Beth Caissie



Research Interests

Sea ice is a defining feature of our planet.  It serves as habitat for some of the most spectacular animals on Earth—polar bears, walrus, and ice seals—as well as for some of the smallest primary producers:  sea ice diatoms. Declining sea ice has the potential to further increase global temperatures through the ice-albedo feedback.  Dark open waters will absorb incoming radiation in contrast to the white surface of sea ice, which reflects solar radiation.  Because of this, it is critical to be able to model how sea ice will decline as temperatures rise.  One way to improve sea ice models is by looking at how sea ice changed in the past when the earth warmed due to natural forcings.   My research aims to add to our understanding of the temporal and spatial distribution of sea ice, especially in the Bering and Chukchi seas, particularly during past periods of climate warming. Some of the research questions that I am addressing include:

  • As the Earth went in and out of glacial-interglacial cycles, did the growth and decline of sea ice lead or lag the growth and decline of ice sheets?
  • Does sea ice duration decrease at a constant rate, or are there thresholds that lead to abrupt switches in sea ice extent or duration? 
  • During warming, are there periods of time that are characterized by re-advances of ice or does ice retreat in a linear fashion?

Specifically, my dissertation is a database of surface sediments from the Bering and Chukchi seas.  I have characterized diatom assemblages and measured certain morphological traits of diatoms in these core tops.  I am using statistical methods and machine learning techniques (modern analog technique, transfer functions, naïve Bayes classification, and artificial neural networks) to relate these sediment components to satellite-derived sea ice duration for each site.  Once this mathematical relationship is established, it will be able to be applied down core to reconstruct sea ice duration in the past.  As I continue with this work in the future, I hope to be able to expand my diatom work into earlier time periods, such as the Pliocene and use diatom assemblages and morphology as indicators of other environmental variables.  I am also keen to push the limits of temporal resolution when it comes to diatom reconstructions. Finely laminated intervals, possibly varves, found in the Bering Sea during interglacials (even as far back as Marine Isotope Stage 31) mean that it might be possible to see decadal-scale changes during previous warm, dysoxic periods.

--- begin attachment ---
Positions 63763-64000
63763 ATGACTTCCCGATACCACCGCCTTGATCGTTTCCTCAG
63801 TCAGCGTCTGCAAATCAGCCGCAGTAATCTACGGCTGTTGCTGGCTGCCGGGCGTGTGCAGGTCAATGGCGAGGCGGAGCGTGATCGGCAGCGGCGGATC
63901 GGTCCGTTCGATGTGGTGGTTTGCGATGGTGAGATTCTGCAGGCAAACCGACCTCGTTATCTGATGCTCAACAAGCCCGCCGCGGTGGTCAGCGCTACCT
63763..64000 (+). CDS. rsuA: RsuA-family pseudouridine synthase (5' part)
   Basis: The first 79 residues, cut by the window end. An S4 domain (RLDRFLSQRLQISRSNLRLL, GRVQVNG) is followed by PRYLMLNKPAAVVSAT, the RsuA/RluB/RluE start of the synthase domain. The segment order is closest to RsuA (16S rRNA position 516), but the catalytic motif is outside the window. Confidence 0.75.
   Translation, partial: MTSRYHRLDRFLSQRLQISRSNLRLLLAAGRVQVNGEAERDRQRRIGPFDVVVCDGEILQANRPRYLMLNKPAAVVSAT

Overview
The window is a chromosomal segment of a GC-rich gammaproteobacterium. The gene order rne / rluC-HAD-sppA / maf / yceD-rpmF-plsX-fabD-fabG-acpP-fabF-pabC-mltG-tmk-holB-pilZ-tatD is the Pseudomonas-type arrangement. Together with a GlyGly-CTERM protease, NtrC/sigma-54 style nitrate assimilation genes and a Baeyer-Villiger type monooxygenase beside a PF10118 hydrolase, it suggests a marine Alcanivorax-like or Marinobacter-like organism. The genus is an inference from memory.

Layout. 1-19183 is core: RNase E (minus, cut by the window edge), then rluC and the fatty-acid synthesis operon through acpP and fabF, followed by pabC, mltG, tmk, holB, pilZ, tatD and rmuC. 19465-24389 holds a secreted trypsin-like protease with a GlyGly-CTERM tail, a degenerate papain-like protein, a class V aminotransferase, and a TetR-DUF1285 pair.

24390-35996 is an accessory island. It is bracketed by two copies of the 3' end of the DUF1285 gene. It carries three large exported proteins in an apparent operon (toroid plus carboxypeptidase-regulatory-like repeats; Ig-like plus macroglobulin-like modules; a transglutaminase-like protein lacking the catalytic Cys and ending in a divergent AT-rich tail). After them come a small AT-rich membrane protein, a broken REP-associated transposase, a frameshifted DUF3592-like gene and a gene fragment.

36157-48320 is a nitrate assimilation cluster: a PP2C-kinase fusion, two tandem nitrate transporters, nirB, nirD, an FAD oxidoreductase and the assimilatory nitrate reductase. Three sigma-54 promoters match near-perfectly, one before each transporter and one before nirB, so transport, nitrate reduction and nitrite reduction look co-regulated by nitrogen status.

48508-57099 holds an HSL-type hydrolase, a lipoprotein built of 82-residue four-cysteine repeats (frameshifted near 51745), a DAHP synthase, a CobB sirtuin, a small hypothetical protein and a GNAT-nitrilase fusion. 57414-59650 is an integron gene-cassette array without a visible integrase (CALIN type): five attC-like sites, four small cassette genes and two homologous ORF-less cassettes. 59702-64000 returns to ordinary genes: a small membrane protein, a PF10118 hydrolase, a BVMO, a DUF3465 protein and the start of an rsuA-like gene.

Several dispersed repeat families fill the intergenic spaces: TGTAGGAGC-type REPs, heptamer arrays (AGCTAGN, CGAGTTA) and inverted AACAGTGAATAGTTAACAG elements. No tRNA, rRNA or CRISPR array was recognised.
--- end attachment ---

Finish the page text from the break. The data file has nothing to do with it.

Warming the Arctic: Sea Ice and Climate Change

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